Paradigms in HCI


Methods of evaluation have also been contentious in the HCI community. The influx of graphic designers in the 1990s led to questions concerning rigor and what should be considered “good” research at HCI conferences (Gaver 2012). HCI researchers Saul Greenberg and Bill Buxton argue that scientific evaluation does not necessarily imply science, and equating evaluation with rigor can lead to the incorrect belief that designs, at no matter what stage of development, must be formally evaluated to be considered part of a rigorous design process. Furthermore, they observe that laboratory-based usability evaluation does not take into account cultural uptake and appropriation of innovations over time (Greenberg and Buxton 2008).


In an analysis of paradigmatic debates in the HCI community, Harrison, Tatar and Sengers identified three waves they called “human factors,” “cognitive science/information processing” and “phenomenologically situated paradigms” (Harrison, Tatar and Sengers 2006). A paradigm is a framework of theories, methods, and standards that guides and coordinates the activities of researchers in a field. A paradigm shift occurs when peripheral findings that do not fit the existing body of knowledge accumulate to become the center of enquiry (Kuhn 1970). Paradigm shifts are characterized by periods of intense debate until the paradigm with greater explanatory power takes hold. Harrison, Tatar and Sengers characterize the human factors paradigm as “an a-theoretic and pragmatic approach to identifying problems in industrial systems and ergonomics” (Harrison, Tatar and Sengers 2006). The aim of research in this paradigm is to engineer a better ergonomic fit between man and machine to reduce errors and improve performance. The cognitive science/information processing paradigm “abstracts the problem to the form of a model, and the more general the better” (Harrison, Tatar and Sengers 2006). The research using this paradigm models human cognition in terms of computational components such as memory, processing load, and multitasking. The aim of this research is to produce a comprehensive general theory that can predict decisions and produce an optimal interface. The phenomenologically situated paradigm is “concerned with supporting action and meaning making in real world contexts, seeking out essential structures of experience through systematic reflection” (Harrison, Tatar and Sengers 2006). While the second paradigm sees theory as primary, the third paradigm focuses on what happens practically at the scene of action (Harrison, Tatar and Sengers 2006). There is no single, correct set of methods or approaches, and multiple theoretical lenses guide diverse design and evaluation methods. Related theories include situated cognition, where knowledge is situated in social, cultural and physical affordances of the external environment (Johnson 1987), and embodied cognition, where knowledge involves the entire body, including affective, central nervous, and sensorimotor systems (Kirsh 2013). Although the third wave of HCI was identified by debates between different research cultures, it did not overthrow the previous waves, as would have been the case in a field-wide paradigm shift. Instead, the paradigms are able to co-exist by making explicit their epistemological commitments. This approach is facilitated by side comparison of the characteristics of each paradigm and a list of commitments for establishing conventions of rigor in each. Peers with different epistemological bases can review contributions to knowledge in the field based on these claims.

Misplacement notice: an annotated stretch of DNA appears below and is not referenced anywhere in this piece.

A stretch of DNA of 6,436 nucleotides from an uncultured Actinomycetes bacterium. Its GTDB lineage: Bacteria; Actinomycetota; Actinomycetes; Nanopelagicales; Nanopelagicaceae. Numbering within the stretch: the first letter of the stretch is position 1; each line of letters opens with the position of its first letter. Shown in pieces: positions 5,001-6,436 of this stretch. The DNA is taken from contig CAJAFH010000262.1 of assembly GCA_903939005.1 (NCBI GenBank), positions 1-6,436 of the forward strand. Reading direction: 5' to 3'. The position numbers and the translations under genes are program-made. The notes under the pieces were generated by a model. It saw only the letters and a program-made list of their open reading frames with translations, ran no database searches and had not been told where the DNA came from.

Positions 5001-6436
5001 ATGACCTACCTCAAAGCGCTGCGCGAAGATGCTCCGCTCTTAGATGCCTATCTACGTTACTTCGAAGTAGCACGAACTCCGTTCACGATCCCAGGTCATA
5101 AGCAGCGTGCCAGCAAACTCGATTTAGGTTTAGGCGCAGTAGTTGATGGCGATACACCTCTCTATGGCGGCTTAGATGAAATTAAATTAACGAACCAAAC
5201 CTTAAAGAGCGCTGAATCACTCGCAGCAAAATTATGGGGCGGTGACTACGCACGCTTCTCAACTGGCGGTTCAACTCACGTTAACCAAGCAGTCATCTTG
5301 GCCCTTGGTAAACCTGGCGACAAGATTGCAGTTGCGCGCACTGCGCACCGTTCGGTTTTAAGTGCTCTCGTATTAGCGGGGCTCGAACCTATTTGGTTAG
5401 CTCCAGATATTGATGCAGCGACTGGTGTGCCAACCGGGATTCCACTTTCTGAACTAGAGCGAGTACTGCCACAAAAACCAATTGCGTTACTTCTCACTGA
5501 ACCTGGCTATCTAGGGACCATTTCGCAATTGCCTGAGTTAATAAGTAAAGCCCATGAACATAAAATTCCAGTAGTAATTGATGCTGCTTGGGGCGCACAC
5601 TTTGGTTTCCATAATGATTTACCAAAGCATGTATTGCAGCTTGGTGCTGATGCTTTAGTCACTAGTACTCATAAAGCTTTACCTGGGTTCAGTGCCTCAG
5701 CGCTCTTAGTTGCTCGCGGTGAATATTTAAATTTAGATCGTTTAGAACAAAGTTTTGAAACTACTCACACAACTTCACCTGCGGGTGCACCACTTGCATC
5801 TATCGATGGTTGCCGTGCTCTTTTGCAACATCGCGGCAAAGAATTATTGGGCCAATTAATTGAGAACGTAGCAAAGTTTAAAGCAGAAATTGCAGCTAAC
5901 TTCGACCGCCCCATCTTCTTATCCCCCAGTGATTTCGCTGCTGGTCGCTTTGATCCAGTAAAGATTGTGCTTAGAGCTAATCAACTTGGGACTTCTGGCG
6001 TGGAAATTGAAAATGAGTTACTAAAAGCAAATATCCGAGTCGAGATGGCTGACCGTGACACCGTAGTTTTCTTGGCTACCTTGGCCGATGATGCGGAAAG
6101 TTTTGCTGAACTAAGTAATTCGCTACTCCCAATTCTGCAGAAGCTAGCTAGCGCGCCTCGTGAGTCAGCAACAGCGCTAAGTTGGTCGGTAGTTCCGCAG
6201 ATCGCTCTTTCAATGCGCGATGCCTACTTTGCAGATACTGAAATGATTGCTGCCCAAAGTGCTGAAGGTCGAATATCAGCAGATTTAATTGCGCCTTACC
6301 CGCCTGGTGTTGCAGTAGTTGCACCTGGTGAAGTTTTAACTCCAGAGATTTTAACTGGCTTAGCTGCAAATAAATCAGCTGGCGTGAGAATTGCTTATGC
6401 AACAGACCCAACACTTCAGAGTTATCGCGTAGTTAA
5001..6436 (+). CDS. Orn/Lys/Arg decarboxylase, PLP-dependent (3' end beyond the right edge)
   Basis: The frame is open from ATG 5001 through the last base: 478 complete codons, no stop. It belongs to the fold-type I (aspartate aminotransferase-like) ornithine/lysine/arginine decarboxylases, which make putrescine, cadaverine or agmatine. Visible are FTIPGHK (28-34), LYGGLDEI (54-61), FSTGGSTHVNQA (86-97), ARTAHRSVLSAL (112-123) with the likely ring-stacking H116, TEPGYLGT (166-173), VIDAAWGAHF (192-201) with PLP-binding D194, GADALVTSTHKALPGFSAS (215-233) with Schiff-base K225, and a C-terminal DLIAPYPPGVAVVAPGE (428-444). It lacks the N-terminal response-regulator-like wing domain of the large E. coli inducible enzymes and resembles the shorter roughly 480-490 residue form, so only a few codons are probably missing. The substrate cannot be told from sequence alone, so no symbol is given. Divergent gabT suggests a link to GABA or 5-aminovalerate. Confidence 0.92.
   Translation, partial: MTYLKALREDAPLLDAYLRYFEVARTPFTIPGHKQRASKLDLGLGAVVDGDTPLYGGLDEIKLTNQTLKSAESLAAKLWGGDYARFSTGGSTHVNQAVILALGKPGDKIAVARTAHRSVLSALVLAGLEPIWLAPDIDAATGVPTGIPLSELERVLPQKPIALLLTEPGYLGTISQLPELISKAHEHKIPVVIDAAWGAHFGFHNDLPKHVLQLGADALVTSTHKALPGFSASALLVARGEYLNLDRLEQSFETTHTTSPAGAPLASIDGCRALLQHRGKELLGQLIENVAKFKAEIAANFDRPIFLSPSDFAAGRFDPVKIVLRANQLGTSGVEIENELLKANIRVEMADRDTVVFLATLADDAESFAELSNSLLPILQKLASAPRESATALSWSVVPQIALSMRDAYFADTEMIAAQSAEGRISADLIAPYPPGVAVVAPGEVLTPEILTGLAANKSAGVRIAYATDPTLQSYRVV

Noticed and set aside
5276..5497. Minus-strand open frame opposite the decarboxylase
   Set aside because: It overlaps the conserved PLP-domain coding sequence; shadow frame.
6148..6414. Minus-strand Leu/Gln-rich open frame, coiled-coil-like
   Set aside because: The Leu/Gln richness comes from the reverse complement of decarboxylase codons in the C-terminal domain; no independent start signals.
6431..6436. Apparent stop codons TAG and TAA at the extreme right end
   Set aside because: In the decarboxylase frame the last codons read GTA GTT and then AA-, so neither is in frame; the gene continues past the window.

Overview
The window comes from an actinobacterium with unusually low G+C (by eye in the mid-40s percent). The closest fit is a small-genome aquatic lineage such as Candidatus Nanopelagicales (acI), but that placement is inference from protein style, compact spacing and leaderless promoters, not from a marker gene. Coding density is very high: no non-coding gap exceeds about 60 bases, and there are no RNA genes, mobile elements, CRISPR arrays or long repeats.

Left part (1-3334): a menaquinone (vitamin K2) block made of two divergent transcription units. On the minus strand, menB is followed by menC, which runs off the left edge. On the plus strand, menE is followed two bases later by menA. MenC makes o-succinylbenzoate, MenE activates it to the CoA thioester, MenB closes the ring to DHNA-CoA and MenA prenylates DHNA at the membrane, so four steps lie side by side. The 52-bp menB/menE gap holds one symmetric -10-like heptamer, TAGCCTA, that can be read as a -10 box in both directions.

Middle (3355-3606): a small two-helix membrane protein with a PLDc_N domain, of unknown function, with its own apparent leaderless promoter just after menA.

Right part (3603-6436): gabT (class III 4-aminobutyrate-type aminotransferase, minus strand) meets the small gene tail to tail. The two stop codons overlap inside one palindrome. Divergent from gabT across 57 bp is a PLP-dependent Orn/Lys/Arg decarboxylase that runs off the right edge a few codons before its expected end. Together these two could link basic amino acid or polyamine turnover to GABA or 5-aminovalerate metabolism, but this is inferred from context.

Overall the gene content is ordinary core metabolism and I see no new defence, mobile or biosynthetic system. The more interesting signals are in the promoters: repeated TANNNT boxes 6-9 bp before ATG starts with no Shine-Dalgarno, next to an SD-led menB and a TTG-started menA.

Although such an approach has proven workable in HCI, including the benefit of educating the broad research community about epistemological considerations, it can be tedious to repeat the research stance in every paper. The field of interaction design distinguishes itself from HCI by explicitly stating that it is founded on design, rather than scientific or artistic paradigms: “Unlike the Human-Computer Interaction (HCI) community, interaction design fully recognizes itself as a design discipline in that its ultimate objective is to create new (artifacts) and change existing interactive systems for the better” (Fallman 2003). Interaction design distinguishes itself from science or engineering by a focus on how things might be rather than how they currently are. The design process involves holistic considerations of relationships between artifacts, user experience, and social, cultural, and business contexts of use. Attention is given to physical, sensual, cognitive, emotional, and aesthetic issues and extends to more fuzzy concepts such as fun and play. Interaction design addresses specific human needs, drawing on diverse methods as required, which makes it difficult to reconcile with scientific paradigms that require replication and generalization (Faste and Faste 2012).

Sonic interaction design is a further specialization of the field of interaction design. It focuses on sound in the loop between users and products, services and environments. The user-centered focus includes consideration of function, emotion, experience, and cultural factors. Sonic interaction design is distinct in its use of creative methods from theatre and film that include bodystorming, vocal sketching, dramatic performance, video prototyping with sonic overlays, film Foley, and sound dramas (Rocchesso and Serafin 2009; Ferranti and Spitz 2017). These full bodied expressive techniques demonstrate embodied and situated approaches to design.